Origins of life and plastic invasions: The most viewed Frontiers news articles of January 2022

By Colm Gorey, Science Communications Manager

Image: DisobeyArt/

Each month, Frontiers shines a spotlight on some of the leading research across a wide range of topics. Here are just some of the highlights that resonated strongly with readers on our news site in the month of January.

  1. Likely energy source behind first life on Earth found ‘hiding in plain sight’

Life on Earth arose roughly 4bn years ago. How it arose, and from what energy source is of interest to everyone because we humans like to know where we come from. The team of Prof William Martin at the University Düsseldorf’s Institute of Molecular Evolution investigates early evolution.

In a recent paper in Frontiers in Microbiology, they argue that the source of energy required at life’s origin has been hiding in plain sight: under the environmental conditions at deep sea hydrothermal vents, hypothesized to have been the sites where life on Earth originated, the central biosynthetic reactions of life do not require an external energy source.

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2. How do we define a well-lived life? First scientific evidence helps us get closer to an answer

A transition, such as the beginning of a new year or entering the second half of life, can strengthen our desire to be more aware of what really matters to us. People naturally take stock of their lives and look ahead to determine their priorities for their next chapter in life.

In the end, humans want to be able to look back on a life well-lived. But what constitutes a fulfilled life? And what are its defining characteristics?

Doris Baumann is currently finishing her PhD at the Department of Psychology at the University of Zurich and wrote a fascinating guest editorial on her paper trying to help answer these questi_ons in Frontiers in Psychology_.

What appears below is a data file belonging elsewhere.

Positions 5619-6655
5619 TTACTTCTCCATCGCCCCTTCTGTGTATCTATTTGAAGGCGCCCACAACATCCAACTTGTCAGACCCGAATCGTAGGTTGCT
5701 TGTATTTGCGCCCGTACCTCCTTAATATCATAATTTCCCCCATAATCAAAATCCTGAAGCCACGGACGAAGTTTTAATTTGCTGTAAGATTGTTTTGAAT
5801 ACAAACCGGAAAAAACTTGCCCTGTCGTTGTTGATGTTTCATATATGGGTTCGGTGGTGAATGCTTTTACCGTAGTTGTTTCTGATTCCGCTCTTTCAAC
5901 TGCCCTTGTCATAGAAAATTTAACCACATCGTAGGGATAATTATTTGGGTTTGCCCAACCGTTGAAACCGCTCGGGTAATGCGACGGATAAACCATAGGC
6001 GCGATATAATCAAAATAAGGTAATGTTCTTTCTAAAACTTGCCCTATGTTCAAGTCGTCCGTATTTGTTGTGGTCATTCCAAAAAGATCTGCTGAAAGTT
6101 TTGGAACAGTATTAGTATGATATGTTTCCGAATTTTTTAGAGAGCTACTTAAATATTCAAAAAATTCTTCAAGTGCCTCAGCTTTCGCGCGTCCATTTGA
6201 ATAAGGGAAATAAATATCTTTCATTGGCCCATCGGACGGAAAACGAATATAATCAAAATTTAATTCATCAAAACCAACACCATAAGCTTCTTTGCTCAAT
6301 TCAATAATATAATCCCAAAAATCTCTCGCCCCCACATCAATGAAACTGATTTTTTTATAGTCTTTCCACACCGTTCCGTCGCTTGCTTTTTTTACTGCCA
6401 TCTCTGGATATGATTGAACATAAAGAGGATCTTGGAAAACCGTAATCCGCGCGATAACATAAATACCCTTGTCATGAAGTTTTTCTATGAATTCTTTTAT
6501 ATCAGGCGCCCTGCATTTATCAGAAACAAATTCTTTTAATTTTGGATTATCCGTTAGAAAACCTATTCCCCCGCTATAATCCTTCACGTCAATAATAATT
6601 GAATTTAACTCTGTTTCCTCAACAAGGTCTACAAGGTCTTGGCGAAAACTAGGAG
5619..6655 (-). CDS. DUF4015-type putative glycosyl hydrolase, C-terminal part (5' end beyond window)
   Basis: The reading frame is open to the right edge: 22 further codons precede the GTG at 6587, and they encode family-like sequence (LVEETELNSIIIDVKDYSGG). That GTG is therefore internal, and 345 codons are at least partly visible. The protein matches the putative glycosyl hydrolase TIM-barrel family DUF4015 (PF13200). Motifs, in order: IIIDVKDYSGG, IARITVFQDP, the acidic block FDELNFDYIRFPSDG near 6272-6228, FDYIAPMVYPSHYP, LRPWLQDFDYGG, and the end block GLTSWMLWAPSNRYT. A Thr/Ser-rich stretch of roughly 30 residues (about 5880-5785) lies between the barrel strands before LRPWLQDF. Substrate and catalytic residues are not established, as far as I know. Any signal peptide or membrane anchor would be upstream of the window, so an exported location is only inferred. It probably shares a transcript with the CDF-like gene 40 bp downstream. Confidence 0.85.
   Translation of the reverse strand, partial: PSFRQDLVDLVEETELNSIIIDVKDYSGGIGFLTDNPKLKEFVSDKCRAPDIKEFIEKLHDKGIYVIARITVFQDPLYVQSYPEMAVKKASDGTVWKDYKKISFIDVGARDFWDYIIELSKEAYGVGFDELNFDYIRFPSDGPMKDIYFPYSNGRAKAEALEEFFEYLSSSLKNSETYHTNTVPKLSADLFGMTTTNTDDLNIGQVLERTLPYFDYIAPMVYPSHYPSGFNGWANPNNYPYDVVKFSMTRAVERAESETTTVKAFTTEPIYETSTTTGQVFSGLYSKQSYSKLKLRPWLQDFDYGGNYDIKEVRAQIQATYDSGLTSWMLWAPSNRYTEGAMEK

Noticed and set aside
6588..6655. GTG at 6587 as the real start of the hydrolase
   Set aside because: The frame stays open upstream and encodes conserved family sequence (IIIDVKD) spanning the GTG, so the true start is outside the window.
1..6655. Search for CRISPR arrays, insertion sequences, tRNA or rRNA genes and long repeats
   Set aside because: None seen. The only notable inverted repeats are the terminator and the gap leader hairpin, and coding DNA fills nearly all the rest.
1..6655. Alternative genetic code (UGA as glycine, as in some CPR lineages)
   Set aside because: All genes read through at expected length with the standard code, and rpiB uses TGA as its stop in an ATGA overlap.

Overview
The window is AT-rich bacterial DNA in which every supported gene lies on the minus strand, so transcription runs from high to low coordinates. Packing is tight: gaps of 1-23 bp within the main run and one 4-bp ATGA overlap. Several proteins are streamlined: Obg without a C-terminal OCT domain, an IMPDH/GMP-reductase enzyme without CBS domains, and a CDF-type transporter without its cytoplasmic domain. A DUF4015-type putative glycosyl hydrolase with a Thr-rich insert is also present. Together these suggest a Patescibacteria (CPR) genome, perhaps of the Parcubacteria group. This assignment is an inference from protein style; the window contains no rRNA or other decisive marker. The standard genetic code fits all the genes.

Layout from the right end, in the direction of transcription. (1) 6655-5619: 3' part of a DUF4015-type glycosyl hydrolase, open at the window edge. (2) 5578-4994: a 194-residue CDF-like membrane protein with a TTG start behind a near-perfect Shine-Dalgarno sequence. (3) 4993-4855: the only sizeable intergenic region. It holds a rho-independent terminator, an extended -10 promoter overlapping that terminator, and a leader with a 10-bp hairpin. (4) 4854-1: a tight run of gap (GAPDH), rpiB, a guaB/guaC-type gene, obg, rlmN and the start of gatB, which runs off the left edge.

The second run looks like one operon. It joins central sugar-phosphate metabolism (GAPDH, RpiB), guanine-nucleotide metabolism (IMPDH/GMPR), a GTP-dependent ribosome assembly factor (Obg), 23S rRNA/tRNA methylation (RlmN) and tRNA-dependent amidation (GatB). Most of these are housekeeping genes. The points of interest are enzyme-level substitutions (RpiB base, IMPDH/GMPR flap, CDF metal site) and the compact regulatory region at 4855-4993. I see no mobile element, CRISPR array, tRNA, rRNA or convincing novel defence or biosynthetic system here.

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3. Emotionally manipulative political ads fail at swaying new voters, but excel at ensuring party loyalty

Both Democrats and Republicans in US elections are more likely to be emotionally moved or angered by political advertising produced by the party to which they identify. This suggests that most ads today do little to sway the other side, but rather help motivate a party’s faithful to support a candidate through actions such as making a campaign donation or showing up at the ballot box.

A first-of-its-kind study by researchers based in Germany and Norway, also published in Frontiers in Psychology, investigated this behavior based on short political video ads intended to either emotionally move or anger voters, with implications for how parties communicate their messages and spend their ad dollars.

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4. Consuming sweeteners during pregnancy may affect baby’s microbiome and obesity risk

Could artificial sweeteners increase the obesity risk of your unborn child and even change the bacterial populations in their gut? This question is at the heart of a recent study in Frontiers in Nutrition, which found that when rat mothers consumed sweeteners during pregnancy, their offspring tended to have a higher body fat percentage.

The rat pups also showed changes in gut microbial communities, with increases in propionate- and butyrate-producing microbes and reductions in lactose-fermenting species, which could explain the weight gains. The results suggest that maternal diet during pregnancy can significantly affect obesity risk in children.

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5. More than half of plastics in Mediterranean marine protected areas originated elsewhere

Researchers have, for the first time, simulated both micro- and macroplastics accumulation in Mediterranean Marine Protected Areas (MPAs).

They found that the majority of Mediterranean countries included in the study had at least one MPA where more than half of macroplastics originated elsewhere. The study, published in Frontiers in Marine Science by researchers from Greece, Italy, and Australia, highlights the need for international collaboration on plastic pollution management in marine protected areas.

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